Thursday, April 23, 2020

Stay In! Happy Friday….or wait, is it Thursday?

by Peggy Robin  

If you’re working from home, or you’ve been laid off, or you have rearranged your life to fit the shelter-in-place new world, it’s easy to lose the distinction between the weekend and the regular old Monday-to-Friday drill. But when you start losing track of the days of the work week, then you know you’re in trouble….a sensation that’s been perfectly summed up by a current internet meme:

The fuzziness of the days is not helped by reading the virtual Washington Post either. It’s the version that pops up on your computer, as opposed to the one that lands with a thud on your doorstep – or maybe in your bushes --wrapped up in an bright orange or dull gray plastic wrapper. Prime example of a WaPo time-slide was the recent story about how apartment dwellers are dealing with the news that someone in their building has tested positive for coronavirus. If you take your Post online, it was Monday, April 20 when you read about it. But if you get your WaPo in the form of black, smearable ink on newsprint, then you didn’t know a thing about it until you unfolded the paper on the morning of Wednesday, April 22, and saw the story on the front page. (I like using this article as my example, because it happens to be about a topic that was first discussed on the Cleveland Park Listserv way back on March 28 – and the Listserv was featured prominently as a source of some of the arguments described in the article.)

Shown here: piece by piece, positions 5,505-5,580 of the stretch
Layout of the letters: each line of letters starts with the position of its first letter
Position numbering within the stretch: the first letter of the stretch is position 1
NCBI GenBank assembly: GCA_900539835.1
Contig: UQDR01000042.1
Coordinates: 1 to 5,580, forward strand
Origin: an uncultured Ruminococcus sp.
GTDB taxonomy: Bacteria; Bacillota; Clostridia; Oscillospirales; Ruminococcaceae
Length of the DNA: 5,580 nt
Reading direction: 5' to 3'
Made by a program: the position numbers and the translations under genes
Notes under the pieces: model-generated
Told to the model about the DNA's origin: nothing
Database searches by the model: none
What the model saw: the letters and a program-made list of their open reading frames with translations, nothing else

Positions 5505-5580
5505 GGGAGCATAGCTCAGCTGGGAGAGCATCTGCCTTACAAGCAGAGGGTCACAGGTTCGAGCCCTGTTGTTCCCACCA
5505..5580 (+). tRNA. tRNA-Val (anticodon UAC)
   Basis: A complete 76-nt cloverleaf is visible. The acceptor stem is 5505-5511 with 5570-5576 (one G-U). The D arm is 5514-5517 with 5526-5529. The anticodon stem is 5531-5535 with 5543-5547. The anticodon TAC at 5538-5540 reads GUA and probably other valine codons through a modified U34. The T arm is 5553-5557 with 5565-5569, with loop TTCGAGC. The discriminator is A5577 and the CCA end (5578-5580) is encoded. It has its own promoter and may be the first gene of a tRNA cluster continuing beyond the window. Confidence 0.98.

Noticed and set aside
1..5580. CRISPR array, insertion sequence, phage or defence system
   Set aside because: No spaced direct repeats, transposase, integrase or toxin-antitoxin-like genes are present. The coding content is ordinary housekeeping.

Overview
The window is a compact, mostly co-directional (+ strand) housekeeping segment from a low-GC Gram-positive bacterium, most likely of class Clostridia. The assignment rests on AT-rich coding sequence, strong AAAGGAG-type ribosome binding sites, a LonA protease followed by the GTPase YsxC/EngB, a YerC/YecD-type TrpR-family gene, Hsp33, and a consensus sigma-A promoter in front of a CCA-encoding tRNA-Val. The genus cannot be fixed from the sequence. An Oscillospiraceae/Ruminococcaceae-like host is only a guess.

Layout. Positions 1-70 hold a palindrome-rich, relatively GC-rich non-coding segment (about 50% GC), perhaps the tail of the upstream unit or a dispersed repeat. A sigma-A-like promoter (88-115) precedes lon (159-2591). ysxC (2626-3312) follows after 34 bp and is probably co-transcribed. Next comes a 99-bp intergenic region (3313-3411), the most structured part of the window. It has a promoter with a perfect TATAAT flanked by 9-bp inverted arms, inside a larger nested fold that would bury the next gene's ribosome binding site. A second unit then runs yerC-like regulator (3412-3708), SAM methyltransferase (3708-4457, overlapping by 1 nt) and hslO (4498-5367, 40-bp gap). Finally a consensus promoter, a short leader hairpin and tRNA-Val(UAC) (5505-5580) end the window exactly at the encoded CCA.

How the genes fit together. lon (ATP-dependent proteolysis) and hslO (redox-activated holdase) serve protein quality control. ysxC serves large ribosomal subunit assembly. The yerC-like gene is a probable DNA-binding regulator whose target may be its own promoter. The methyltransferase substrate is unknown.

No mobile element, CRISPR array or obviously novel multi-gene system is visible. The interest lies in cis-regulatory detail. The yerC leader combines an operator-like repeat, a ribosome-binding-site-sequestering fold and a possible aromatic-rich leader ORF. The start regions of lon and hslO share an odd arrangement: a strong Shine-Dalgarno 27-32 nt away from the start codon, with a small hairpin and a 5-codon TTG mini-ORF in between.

If you’re confused by the strange flow of days, how are your children handling it? Do they miss their formerly timed-to-the-minute schedules? The lives of Cleveland Park children have long been reputed to be planned out like precision drills, each day packed with lessons, enrichment programs, sports practices, music lessons, play rehearsals, chess club, not to mention running up new records at Minecraft, while translating Japanese haiku in Latin, as they’re shuttled between activities in giant SUVs. Now that they’re no longer out of the house for seven to ten hours of the school day, how are they spending all that unruly, free-form time? Are they learning to flow with the circadian rhythms of nature? Or are they just getting squirrelly? Or do you wonder how this bizarre episode in history has filtered into their subconscious and will drive them in unknown ways for the rest of their lives?
You may not find out until one day, far into the future, your child writes what turns out the be the great American novel of Coronavirus era.

In the meantime, speaking of children and literature, here’s a repurposed children’s classic to produce a rueful smile of the day (which, by the way, is still Thursday):
“Alexander and the Day That Blended Into Every Other Day Like Some Kafkaesque Nightmare with No Merciful End In Sight”

The “Stay In” column (formerly known as the “Get Out!” events column) is published on the Cleveland Park Listserv and on All Life Is Local on Thursdays. Or is it Fridays?   

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